Students from the University of Arizona traveled from Tucson to Paris to create an Augmented Reality app that allows users to access videos about numerous works in the exhibition. Four of the six students were women.

American K-12 educators traveled to Paris to experience the Global Educator Program for professional development organized by WIF and the social entrepreneurship J Rêve International. Founded by Jacqueline Cofield, J Rêve brought 7 teachers to the City of Light – six from the U.S. and one from South Korea. Six of these educators were women.

In addition to students enrolled in Columbia’s study abroad program, students from Virginia Commonwealth University, the Vassar-Wesleyan program, and Stanford University experienced the exhibition as well. Again, the majority of them were women.

As a result of attending a guided visit to the exhibition and meeting WIF founder and CEO, Monique Wells, Stanford University’s Sojourner Ahébée applied for a fellowship to pursue a 9-week internship with WIF in Paris. She was awarded the fellowship and will begin her project in mid-July 2016.

Monique and Sojourner at Feb 27 visit to BD exhibition portrait 768x1024 Women Travel Abroad for Beauford Delaney Exhibition in Paris

Monique Y. Wells and Sojourner Ahebee © Wells International Foundation

WIF now wants to have museums in the U.S. and Europe host the exhibition. It plans to organize educational and cultural programs similar to those that were associated with the Paris exhibition – including travel abroad to the European venues.

WIF is currently conducting a Kickstarter crowdfunding campaign to raise money to create a video documentary of the exhibition. This video will accompany the marketing proposal that WIF will send to museums on both sides of the Atlantic to encourage them to host the show.

The crowdfunding campaign runs through May 24, 2016. Help WIF place the Beauford Delaney exhibition at European museums and provide study abroad opportunities for university students and K-12 educators by clicking on the link below to make your pledge today!

Crowdfunding image 2 François One and Lato Women Travel Abroad for Beauford Delaney Exhibition in Paris

Beauford Delaney: Sharing a Master’s Art with the World!

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Ellen Kountz: B.W.I.E 10th Anniversary Shero

Ellen Kountz, Finance Guru: B.W.I.E 10th Anniversary Shero

header BWIE 1 Ellen Kountz: B.W.I.E 10th Anniversary Shero

Black Women in Europe Blog™ 10th Anniversary notes:

I picked Ellen to be a Black Women in Europe Blog10th Anniversary Shero because she’s gutsy, a trailblazer and extremely cool. I first blogged about Ellen in August 2012. Born in California and raised in New York State she’s teaching finance on the University level in France in French. Non? Oui! She ran a great video series on the Obama campaigns and has developed a reputation as a sought after speaker on African American culture and politics. I witnessed Ellen complete her absentee ballot one election year. She’s shown me what an expat life can look like when one is fluent in the local language, excellent at what they do, passionate about their family and willing to savor everything along the way. Ellen shares her knowledge of finance with us as a 10th Anniversary gift for which I am grateful.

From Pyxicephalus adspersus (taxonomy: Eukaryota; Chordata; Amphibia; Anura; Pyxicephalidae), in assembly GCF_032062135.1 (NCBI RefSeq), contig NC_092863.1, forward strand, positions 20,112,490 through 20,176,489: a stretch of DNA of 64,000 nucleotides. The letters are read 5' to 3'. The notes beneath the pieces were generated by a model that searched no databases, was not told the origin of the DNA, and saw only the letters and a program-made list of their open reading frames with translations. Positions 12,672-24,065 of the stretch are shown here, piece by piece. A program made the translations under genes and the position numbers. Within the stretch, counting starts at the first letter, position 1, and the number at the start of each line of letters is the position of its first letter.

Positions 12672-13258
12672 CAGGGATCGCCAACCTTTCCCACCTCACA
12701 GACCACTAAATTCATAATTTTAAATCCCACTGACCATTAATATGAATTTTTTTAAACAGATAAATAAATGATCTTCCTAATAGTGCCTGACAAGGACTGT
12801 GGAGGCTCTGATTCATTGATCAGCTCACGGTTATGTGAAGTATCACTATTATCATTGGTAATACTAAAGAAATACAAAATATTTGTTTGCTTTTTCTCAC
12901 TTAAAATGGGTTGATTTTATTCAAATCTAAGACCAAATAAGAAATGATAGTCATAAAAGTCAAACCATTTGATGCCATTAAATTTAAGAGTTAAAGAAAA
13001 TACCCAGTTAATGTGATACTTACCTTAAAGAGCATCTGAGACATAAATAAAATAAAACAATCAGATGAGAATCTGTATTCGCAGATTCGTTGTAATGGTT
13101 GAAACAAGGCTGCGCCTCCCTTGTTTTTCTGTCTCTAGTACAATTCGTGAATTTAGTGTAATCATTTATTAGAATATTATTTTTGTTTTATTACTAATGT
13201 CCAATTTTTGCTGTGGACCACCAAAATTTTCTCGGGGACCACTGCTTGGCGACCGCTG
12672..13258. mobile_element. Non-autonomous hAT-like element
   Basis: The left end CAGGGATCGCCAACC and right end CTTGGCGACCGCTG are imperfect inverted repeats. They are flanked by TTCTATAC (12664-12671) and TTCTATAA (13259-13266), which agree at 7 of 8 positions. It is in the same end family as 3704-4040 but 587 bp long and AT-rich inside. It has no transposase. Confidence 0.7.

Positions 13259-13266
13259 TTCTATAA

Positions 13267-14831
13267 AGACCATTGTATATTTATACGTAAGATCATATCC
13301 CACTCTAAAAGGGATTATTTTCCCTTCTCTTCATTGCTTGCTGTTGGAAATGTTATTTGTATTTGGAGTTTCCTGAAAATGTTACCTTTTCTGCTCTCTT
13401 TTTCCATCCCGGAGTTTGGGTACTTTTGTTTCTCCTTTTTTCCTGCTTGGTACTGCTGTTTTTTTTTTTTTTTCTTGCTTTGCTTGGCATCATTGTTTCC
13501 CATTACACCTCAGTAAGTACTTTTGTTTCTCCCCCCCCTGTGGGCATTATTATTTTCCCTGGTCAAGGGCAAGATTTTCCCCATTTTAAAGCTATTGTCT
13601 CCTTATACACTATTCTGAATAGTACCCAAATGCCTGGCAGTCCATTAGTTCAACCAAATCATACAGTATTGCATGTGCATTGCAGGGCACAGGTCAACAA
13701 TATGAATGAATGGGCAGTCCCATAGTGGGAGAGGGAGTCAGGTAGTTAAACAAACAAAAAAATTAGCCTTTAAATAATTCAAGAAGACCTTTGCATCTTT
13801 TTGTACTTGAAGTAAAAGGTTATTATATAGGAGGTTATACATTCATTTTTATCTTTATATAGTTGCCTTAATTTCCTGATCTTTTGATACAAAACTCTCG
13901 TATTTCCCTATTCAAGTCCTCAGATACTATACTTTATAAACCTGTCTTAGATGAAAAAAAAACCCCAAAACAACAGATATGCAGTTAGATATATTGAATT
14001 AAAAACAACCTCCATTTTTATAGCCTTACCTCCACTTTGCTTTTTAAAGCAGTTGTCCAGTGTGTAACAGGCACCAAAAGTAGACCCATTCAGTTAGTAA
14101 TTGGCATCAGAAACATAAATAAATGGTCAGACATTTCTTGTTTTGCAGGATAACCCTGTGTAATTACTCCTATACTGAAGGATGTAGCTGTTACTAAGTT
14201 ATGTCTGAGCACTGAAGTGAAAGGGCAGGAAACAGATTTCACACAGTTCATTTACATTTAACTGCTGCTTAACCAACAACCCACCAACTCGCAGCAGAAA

Thank you Ellen for sharing to empower us.

Sisters of the diaspora in the new financial landscape. Text by Ellen Kountz.

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Financial empowerment and economic equality were two subjects that Martin Luther King, Jr. was just getting around to addressing when he was tragically shot down in the prime of his career. There had been rumblings that he would “go there”, which is to say address poverty as an economic rather than purely a social issue, and by doing so, in the eyes of many of his day he was ‘getting out of his lane’. Since then, unfortunately, we have not had broad social debates about economic justice, beyond the narrow and short-sighted stigmatization of the ‘welfare queen’.

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Welfare queen, perhaps, but which one are we speaking of? The under-resourced unwed mother, or the corporate CEO with his endless tax loopholes? I’m more preoccupied with the latter. Over the course of the past half century, our Western economies have become less and less industrialized’, and more and more ‘financiarized’. What does this latter term mean? Basically, it is the fallout of increased regulation, scrutiny, and competition. As financial markets, and stock exchanges particularly, drove a spotlight to companies financial performance, rather than their underlying industrial performance, “finance-speak” became more popular in the media. For example, the stock exchange is a competitive place where companies are vying for investors’ attention and funds, and as this competition intensifies, companies will be forced to make managerial and industrial decisions that are for the sole purpose of satisfying financial needs. When large firms have mass layoffs, their goal is to keep their stock price competitive and maintain dividends for their investors. Slowly but surely, finance is no longer being used to fuel businesses. Instead, business is driving the financial model.

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Now that profit maximization is the imposed norm in most of the world, and getting only very little pushback from alternative models, such as the collaborative economy, or decreased-consumption objectives, we are faced with another fallout of this sinister system. This fallout is the need to multiply our own individual income models. Once upon a time, a nuclear family could realistically live on the parents’ annual income This model has been phased out, by a complex list of savings, investment, income, and retirement needs that require expertise and attention.